Be Active, Make Choices, Feel Better

Exercise is a key part of treating overweight and depression, in part because it allows patients to play an active role in caring for themselves. In fact, Gordon maintains that exercise is the best prescription for treating mild to moderate depression, as well as being helpful for severe depression.

“People feel good about doing things for themselves – that, in itself, is therapeutic,” Gordon says.

Gordon also recommends taking a break from fast food and other unhealthy eating habits; instead, he says, make time to cook a meal for yourself.

“It goes beyond just preparing something healthier to eat than fast food,” says Gordon. “People get engaged in their own care, and that’s crucial to dealing with weight.”

Gordon, who is the founder and director of the Center for Mind Body Medicine in Washington, D.C., includes alternative and complementary treatments in his practice. Key among them is meditation.

“You have to become aware of what and how you eat, through mindfulness,” says Gordon. “Very often, if you are anxious, you are going to eat more. But if you are in a state of relaxation, you won’t be eating frantically or mindlessly.”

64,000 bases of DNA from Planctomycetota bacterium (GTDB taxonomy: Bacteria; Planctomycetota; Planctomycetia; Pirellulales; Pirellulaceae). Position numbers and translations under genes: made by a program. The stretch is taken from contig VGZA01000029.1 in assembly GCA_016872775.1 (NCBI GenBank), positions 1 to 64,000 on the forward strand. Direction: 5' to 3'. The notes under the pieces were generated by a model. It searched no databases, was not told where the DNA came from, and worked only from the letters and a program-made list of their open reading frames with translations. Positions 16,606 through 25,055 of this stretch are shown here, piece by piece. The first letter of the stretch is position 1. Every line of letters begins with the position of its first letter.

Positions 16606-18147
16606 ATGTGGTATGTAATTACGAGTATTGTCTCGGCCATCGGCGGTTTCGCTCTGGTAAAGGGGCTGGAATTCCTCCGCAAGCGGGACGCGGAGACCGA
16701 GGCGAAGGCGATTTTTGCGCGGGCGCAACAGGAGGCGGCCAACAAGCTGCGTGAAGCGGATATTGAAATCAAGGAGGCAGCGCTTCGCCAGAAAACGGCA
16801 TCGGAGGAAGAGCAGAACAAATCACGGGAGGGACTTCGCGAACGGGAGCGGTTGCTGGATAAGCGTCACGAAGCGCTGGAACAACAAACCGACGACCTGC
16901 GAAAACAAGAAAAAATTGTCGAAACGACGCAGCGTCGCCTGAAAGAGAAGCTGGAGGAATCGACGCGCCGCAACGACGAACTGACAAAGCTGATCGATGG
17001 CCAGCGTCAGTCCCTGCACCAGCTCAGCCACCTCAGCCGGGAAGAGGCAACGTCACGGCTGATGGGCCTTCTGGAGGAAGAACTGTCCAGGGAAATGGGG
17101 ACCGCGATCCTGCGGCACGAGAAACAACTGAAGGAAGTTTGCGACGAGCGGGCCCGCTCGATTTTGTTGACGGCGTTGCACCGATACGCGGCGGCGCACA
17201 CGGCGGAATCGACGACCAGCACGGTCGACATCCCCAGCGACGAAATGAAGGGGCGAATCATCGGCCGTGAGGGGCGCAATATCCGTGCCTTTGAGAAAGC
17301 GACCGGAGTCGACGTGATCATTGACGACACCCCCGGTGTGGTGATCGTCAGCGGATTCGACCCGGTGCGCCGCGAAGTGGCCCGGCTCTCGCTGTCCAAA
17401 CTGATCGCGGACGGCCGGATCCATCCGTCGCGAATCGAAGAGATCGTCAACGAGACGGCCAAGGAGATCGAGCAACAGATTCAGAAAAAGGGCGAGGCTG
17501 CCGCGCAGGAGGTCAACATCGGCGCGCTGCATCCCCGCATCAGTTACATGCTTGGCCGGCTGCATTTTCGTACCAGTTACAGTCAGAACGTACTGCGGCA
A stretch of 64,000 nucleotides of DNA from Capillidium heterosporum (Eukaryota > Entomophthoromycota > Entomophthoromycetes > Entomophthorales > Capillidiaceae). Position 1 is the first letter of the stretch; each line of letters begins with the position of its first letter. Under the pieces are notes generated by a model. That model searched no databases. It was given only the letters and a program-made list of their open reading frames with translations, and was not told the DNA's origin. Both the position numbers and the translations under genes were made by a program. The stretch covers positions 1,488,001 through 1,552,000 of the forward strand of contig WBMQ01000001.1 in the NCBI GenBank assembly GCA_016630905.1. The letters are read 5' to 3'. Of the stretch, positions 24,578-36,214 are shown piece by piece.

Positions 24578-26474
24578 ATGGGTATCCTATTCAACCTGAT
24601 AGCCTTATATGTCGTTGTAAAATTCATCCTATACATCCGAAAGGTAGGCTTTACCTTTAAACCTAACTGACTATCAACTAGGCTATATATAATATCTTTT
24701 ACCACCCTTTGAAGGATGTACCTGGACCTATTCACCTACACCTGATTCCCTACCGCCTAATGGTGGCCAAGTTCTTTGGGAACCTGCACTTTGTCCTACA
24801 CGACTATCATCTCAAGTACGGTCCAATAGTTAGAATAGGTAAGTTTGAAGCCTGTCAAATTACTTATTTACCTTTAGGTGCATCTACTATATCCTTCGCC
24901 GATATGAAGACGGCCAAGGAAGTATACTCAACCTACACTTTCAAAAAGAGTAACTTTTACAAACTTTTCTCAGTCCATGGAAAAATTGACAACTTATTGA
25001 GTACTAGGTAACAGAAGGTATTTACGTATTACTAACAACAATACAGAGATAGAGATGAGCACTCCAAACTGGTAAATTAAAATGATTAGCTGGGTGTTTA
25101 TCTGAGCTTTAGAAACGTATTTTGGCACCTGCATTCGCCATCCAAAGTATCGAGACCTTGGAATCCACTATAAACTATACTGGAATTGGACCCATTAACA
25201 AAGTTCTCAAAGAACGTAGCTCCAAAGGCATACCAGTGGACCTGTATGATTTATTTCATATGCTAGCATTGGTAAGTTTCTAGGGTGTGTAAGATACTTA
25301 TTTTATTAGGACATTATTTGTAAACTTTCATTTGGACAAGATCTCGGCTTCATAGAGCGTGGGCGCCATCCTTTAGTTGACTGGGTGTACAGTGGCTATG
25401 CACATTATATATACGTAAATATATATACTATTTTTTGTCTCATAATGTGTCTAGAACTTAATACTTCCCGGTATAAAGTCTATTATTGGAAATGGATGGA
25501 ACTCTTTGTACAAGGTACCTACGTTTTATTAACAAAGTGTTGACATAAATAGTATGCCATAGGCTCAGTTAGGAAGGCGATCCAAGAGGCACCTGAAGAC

Don’t be discouraged if therapy does not provide positive results right away. Treatment takes time. And keep in mind that treating depression and weight problems will likely require more than just a pill and a one-size-fits-all diet plan.

“It is important to have a comprehensive program,” says Gordon, one that addresses all aspects of a patient’s problems and prepares him or her for the hard road back to health. “I don’t have a magic bullet, and you are going to do most of the work.”

This article is from: http://www.webmd.com/depression/features/depression-and-weight-connection


6 Time Tested Strategies for Permanent Weight Loss